Eric Anderson, Senior Agronomist at Scottish Agronomy
On 14th January 2021, the Scottish Government’s consultation on a national Nitrogen Balance Sheet closes. By March, carbon footprinting in agriculture could see a change in direction. One that has nitrogen use efficiency in the driving seat.
Why? Because the interconnected relationships between nitrogen, carbon, crops and soils have, potentially, a far greater impact on our climate and our environment than that of just carbon, crops and soils.
Nitrogen’s relationships within agricultural production systems are also much more complex and much harder to measure. This doesn’t make them any less important. It is essential that we take the time and effort to do understand how, as an industry, we can quantify nitrogen, its use and effects in agriculture in ways that are both practical and accurate. It’s a critical aspect of reducing our industry’s contribution to climate change.
As greenhouse gas, nitrous oxide has 298 times more global warming potential than carbon dioxide and stays in the atmosphere for an average of 114 years. It is the addition of nitrogen-based fertilisers to agricultural systems that has tipped the balance, increasing microbial nitrogen cycling activity in soils, resulting in the leaching of nitrates into waters and releasing nitrous oxide into the atmosphere.
There’s no doubt the use of nitrogen-based fertilisers has also increased yields and helped millions of people access affordable food. Now the question is, can we transition to reducing inputs, without the world going hungry or reducing farm incomes?
In healthy soils, relatively low nitrogen levels limit microbes’ ability to metabolise carbon compounds, and these are instead excreted by the organism in polymers (called extracellular polymeric substances, or EPS), that can act as a kind of ‘glue’. EPS stabilises the aggregation of soil particles in the environment adjacent to the microbe, improving soils capacity to hold and release water, cycle nutrients and facilitate healthy root growth.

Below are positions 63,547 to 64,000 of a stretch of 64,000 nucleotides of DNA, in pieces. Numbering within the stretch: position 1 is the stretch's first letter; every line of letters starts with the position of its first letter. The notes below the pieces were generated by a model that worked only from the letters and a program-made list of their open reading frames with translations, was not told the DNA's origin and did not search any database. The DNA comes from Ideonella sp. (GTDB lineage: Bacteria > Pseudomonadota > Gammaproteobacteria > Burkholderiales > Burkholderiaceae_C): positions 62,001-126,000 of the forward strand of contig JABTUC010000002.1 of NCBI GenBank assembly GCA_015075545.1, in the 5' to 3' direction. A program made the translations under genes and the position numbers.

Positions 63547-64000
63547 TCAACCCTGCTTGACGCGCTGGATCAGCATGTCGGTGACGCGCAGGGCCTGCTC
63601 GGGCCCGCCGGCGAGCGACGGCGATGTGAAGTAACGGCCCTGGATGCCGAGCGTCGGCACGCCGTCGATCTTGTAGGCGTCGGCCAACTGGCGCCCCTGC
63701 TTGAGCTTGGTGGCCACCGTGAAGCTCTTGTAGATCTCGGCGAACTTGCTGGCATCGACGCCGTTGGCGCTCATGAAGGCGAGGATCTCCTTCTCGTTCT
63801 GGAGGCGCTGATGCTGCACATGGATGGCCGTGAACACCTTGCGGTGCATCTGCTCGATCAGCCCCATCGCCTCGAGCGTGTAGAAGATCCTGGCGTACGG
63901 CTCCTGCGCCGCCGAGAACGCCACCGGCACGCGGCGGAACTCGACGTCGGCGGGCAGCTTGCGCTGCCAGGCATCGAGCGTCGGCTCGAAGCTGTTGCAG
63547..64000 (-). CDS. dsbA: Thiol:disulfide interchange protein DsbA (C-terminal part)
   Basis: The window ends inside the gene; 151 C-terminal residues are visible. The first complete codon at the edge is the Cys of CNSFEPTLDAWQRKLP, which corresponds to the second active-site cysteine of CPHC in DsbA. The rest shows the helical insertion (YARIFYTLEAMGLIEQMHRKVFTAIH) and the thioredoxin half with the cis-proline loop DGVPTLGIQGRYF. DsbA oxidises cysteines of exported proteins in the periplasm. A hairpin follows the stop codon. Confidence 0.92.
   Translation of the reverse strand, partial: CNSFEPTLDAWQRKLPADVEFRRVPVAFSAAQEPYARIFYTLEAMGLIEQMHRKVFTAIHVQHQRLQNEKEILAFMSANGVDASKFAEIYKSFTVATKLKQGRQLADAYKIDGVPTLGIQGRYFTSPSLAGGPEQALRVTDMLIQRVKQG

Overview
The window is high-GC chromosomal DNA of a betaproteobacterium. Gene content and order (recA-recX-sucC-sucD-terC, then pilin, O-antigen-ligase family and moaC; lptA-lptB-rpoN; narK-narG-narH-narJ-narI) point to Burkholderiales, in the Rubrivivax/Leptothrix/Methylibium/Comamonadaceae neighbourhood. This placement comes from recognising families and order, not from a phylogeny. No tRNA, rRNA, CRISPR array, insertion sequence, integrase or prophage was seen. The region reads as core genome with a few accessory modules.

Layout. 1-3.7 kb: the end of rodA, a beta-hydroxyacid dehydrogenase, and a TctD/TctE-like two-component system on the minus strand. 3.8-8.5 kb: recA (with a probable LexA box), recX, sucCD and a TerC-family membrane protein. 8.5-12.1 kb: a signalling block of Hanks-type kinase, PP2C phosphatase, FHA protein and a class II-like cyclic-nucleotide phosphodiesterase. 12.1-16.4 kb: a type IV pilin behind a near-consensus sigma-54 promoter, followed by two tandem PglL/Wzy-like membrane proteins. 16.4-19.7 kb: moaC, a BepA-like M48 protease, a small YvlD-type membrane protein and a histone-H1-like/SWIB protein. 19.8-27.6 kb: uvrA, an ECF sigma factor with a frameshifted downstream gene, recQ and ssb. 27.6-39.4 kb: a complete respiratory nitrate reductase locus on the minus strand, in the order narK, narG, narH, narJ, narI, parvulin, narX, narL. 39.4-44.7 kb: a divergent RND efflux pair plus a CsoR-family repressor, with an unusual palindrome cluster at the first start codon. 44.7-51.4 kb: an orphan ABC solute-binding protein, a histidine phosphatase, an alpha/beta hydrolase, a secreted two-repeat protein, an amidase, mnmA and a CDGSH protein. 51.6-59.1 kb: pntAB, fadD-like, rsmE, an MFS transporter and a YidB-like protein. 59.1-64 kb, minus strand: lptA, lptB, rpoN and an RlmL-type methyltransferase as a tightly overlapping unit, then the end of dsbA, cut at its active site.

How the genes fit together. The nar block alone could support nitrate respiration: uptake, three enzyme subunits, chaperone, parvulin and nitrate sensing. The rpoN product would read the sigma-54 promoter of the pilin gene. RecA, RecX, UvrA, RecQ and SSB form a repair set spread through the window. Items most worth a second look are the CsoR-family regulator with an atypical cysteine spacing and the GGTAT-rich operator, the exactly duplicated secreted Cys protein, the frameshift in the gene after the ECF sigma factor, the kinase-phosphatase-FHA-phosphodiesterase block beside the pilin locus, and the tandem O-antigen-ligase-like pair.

The long-term addition of nitrogen and phosphorous fertilisers causes microbes to burn more carbon for energy, increasing carbon dioxide emissions. Ploughing increases the availability of soil carbon to microbes, further decreasing levels in the soil.
The problem is that as carbon stocks decline, less EPS is produced, and the soil loses its beneficial porous structure. Not only does this hamper the soils’ ability to store and release water, it creates an oxygen poor environment where microbes must utilise nitrogen and sulphur compounds for energy instead. This decreases the availability of these soil nutrients to plants, driving the need for more nitrogen fertilisers and increasing the production of nitrous oxide.
Whilst carbon sequestration may be easy for all to understand, government policy encourages soil organic matter increases. Where there’s poor drainage, poor soil health and/or poor-quality organic matter, the unintended consequences are increased biological activity and nitrous oxide release from soils.
Perhaps, we should consider a different starting point? One that achieves high nitrogen uptake efficiency by the roots of a growing crop, for example? For this to be achieved, growers will be aiming for good soil structure throughout the rotation, not just high organic matter content.